Parents and school administrators were set to pursue their fight to save Jamaica High School this Thursday with a public meeting at the historic campus’s auditorium.
The city Department of Education will be taking questions and answers from community members at 6 p.m. as part of its public review process for its proposal to phase out the high school. Before the meeting begins, parents and students were scheduled to hold a rally outside the school, at 167-01 Gothic Drive.
“They are very upset because this has been a traditional high school,” Jamaica High parent coordinator Rachel Andre said.
Last month the DOE announced that the 107-year-old school would be phased out starting in the next school year and smaller high schools would be placed inside the building. Jamaica High had an unacceptable graduation rate — 44.5 percent in 2008 and 46.2 percent in 2009 — and its school report card went from a C grade two years ago to a D grade last year, according to the DOE.
The DOE is slated to make a final decision on the phase-out later this month. The proposal shocked school officials, community activists and students, who said the institution had been improving its image.
After being put on the state’s “persistently dangerous schools list” in the fall of 2007, Jamaica High hired Walter Acham as its principal, who cracked down on bad behavior and within a year the school was taken off the state list.
The student body also led a successful effort to designate the Georgian Revival-style building a city landmark, and last March the city Landmarks Preservation Commission officially gave Jamaica High that title.
“The Department of Education said there hasn’t been any growth, but there is growth in the school,” Andre said.
Elected officials, including City Councilmen Leroy Comrie (D-St. Albans) and James Gennaro (D-Fresh Meadows), state Assemblyman Rory Lancman (D-Fresh Meadows) and state Sen. Shirley Huntley (D-Jamaica), have written to the city schools chancellor to rethink his proposal and give the school another chance.
Huntley said children in southeast Queens would be affected by the phase-out.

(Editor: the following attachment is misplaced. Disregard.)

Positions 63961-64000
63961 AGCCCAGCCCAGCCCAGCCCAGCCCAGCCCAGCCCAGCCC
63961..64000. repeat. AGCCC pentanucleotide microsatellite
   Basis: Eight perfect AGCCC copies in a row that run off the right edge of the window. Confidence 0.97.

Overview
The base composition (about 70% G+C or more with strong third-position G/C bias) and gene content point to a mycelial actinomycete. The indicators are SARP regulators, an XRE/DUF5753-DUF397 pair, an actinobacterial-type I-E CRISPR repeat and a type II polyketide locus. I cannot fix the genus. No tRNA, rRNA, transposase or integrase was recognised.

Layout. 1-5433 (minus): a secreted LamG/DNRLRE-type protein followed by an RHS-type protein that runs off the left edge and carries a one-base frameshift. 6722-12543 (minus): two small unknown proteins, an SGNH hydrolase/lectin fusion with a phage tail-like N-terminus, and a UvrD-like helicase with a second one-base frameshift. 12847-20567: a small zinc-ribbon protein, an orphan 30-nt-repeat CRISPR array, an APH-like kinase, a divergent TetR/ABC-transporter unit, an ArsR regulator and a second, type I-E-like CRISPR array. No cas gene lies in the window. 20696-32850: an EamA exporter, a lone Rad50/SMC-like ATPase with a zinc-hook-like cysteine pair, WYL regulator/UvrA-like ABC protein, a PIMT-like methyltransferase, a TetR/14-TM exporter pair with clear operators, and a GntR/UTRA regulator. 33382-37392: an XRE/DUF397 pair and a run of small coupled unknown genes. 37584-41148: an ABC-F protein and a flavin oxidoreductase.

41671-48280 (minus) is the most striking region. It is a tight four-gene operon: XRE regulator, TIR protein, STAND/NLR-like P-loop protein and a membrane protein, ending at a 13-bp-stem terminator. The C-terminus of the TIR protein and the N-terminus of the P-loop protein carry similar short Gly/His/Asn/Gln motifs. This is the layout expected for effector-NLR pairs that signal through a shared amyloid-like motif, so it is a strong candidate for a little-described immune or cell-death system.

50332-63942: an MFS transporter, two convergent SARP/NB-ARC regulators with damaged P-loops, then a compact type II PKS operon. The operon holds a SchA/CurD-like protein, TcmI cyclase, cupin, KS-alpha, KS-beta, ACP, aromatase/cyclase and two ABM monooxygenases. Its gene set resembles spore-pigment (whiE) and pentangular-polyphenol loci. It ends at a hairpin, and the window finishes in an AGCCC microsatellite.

“The phasing out of Jamaica High School in 2010 will lead to the schools around Jamaica High School being even more overcrowded. Key programs already in the schools may no longer be implemented and students may suffer even more academically because they would have to go to a new school and adjust to new surroundings,” the senator said in a statement.
One Queens elected official, however, favors the phase-out, claiming the school is beyond salvageable. In an op-ed piece co-written with Pomonok tenant leader Monica Corbett, state Assemblywoman Nettie Mayersohn (D-Flushing) said the low graduation rate was preventing teenage students from excelling as adults.
“No matter how you look at it, Jamaica is failing at this fundamental level,” the authors said. “Why shouldn’t the children of our community have the same opportunity as children from other communities to become doctors, architects, engineers or teachers themselves?”
Andre dismissed Mayersohn’s comments, claiming there was more to the school than just numbers.
“If you make a statement like that, you have to be in the school. You really have to look at the stats and have been here before and see it now to see the changes,” she said.
Reach reporter Ivan Pereira by e-mail at firstname.lastname@example.org or by phone at 718-229-0300, Ext. 146.
©2010 Community News Group
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